Donald Trump vs. Hillary Clinton? Keep an Eye on Obama’s Approval Rating

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tags: Hillary Clinton, election 2016, Obama, Trump



Despite all of the doom and gloom in America, President Obama’s approval rating is pretty good. It’s been hovering around 50 percent all year, and it was in the mid-to-upper 40s last year.

The right-track/wrong-track numbers, on the other hand, are terrible. A recent Gallup poll showed that just 17 percent were satisfied with the country — about as low as it has ever been.

Historically, the president’s approval rating is the more important piece of data. It’s a very good predictor of the result of presidential elections. Only two candidates — Richard Nixon in 1960, and Gerald Ford in 1976 — have lost the popular vote when the incumbent president had a positive approval rating heading into the campaign season. Those were the two of the three closest races of the 20th century. The third, 1968, featured a president with an approval rating just a bit underwater.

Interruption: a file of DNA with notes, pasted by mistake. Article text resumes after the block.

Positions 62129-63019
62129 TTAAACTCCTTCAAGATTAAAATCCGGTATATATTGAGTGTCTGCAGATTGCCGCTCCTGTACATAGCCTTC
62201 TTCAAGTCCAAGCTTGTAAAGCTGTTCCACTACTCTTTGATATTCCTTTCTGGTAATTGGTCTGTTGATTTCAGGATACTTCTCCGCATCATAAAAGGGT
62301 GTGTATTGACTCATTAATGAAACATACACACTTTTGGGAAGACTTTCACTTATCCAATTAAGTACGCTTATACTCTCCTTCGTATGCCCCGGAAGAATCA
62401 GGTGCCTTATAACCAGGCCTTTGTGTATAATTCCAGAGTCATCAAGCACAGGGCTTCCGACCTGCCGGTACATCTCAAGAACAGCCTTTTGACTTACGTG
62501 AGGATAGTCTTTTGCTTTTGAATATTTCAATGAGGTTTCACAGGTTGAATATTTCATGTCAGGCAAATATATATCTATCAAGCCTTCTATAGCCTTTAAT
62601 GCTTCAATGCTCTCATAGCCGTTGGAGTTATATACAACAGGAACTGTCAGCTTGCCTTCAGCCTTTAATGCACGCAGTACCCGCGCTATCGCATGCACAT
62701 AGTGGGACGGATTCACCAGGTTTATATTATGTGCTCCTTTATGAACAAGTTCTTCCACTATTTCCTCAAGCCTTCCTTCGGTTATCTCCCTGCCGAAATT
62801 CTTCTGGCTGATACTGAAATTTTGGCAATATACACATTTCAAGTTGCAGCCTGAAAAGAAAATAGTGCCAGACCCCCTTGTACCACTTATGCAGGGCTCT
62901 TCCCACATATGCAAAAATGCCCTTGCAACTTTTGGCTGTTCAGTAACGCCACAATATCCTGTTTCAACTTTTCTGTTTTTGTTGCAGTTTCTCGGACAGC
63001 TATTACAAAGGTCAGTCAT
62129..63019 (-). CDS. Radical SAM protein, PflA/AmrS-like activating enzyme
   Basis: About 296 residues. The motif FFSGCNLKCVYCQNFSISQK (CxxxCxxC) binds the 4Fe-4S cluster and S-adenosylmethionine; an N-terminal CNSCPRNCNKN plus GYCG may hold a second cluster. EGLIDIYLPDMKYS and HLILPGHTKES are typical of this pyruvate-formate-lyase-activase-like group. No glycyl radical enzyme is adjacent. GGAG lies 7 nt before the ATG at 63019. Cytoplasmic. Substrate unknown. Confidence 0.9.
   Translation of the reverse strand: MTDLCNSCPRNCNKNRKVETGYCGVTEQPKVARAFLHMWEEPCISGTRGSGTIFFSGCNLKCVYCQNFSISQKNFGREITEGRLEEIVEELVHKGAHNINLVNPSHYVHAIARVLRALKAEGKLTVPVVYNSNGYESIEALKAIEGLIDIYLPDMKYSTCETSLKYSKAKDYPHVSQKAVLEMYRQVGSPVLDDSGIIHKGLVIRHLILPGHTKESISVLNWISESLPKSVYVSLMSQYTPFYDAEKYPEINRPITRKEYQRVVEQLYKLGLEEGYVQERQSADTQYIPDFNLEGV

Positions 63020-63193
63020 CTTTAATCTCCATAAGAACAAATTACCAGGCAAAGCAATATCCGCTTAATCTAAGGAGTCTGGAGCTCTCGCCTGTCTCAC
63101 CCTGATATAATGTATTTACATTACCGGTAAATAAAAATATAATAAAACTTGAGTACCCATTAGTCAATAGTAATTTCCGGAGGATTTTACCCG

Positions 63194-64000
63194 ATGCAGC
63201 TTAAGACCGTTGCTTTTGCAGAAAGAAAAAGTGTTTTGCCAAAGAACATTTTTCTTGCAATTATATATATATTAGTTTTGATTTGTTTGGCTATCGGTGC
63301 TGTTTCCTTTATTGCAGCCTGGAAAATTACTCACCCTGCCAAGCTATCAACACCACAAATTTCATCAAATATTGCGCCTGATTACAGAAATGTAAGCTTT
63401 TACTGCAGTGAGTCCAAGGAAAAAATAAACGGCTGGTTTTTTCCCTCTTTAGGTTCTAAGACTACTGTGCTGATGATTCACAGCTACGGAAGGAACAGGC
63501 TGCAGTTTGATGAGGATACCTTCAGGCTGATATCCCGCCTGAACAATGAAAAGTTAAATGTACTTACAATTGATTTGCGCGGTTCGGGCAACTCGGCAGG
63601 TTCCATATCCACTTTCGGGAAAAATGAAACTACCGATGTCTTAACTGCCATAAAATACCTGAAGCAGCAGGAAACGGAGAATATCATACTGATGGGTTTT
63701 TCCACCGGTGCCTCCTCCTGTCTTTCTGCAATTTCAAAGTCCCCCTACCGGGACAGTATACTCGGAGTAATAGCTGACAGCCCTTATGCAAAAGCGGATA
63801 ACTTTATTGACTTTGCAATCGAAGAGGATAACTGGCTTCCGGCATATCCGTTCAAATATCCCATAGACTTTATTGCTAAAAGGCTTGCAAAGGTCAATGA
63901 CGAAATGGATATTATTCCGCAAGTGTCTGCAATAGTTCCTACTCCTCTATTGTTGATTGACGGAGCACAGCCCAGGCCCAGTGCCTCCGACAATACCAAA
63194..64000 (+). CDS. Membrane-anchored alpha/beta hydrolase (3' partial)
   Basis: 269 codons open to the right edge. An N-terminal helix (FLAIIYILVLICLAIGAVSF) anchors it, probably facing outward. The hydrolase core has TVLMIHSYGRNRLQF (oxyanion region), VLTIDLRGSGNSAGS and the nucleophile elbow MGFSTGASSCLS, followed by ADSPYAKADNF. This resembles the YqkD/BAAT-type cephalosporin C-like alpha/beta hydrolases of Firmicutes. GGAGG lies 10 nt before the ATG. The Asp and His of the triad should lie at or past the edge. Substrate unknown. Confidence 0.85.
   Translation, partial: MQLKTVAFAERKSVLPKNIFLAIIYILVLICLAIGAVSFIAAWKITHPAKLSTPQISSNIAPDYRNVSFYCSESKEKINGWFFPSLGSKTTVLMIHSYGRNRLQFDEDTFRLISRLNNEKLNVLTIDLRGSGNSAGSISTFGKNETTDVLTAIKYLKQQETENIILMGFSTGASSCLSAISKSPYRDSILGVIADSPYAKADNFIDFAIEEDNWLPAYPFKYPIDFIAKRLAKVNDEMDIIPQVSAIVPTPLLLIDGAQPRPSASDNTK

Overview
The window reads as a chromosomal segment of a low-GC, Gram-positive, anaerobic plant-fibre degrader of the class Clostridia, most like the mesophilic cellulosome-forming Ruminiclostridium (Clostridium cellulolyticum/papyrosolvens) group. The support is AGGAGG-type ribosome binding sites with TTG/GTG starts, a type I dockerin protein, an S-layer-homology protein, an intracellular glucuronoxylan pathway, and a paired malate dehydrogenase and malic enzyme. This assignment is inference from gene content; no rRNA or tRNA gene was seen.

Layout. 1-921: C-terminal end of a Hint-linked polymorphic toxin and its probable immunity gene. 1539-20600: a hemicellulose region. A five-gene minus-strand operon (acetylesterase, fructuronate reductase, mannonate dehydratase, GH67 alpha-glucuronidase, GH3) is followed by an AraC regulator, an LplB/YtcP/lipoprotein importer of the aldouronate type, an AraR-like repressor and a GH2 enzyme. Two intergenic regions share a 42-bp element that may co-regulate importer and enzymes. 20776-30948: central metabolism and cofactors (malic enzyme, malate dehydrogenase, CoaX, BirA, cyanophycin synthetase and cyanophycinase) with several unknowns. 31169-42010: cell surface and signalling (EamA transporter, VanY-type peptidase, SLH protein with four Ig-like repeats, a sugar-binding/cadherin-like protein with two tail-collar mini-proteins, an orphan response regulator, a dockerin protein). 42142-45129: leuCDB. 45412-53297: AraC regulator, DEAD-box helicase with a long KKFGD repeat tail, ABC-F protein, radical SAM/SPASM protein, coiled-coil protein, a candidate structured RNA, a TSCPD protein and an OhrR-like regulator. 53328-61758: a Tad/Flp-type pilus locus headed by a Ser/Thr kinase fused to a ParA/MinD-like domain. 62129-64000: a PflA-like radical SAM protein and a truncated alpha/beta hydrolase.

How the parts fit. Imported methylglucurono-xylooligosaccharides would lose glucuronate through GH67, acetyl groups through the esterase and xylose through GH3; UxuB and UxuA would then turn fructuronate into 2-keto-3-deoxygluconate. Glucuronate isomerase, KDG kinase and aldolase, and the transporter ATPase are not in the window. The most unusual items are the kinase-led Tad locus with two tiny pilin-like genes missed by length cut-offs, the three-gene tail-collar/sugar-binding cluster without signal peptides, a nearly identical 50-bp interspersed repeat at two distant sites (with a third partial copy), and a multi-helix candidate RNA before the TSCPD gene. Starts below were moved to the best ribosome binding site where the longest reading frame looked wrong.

At best, knowing the right-track/wrong-track number has added no predictive value beyond what the president’s approval rating and the state of the economy provide. At worst, it can mislead — as it did in 2000, 2004 and 2012. Indeed, a simple model would give you the counterintuitive finding that a strong “right track” number is actually bad — that’s right, bad — for the president’s party after controlling for any combination of the president’s approval, the economy or incumbency.




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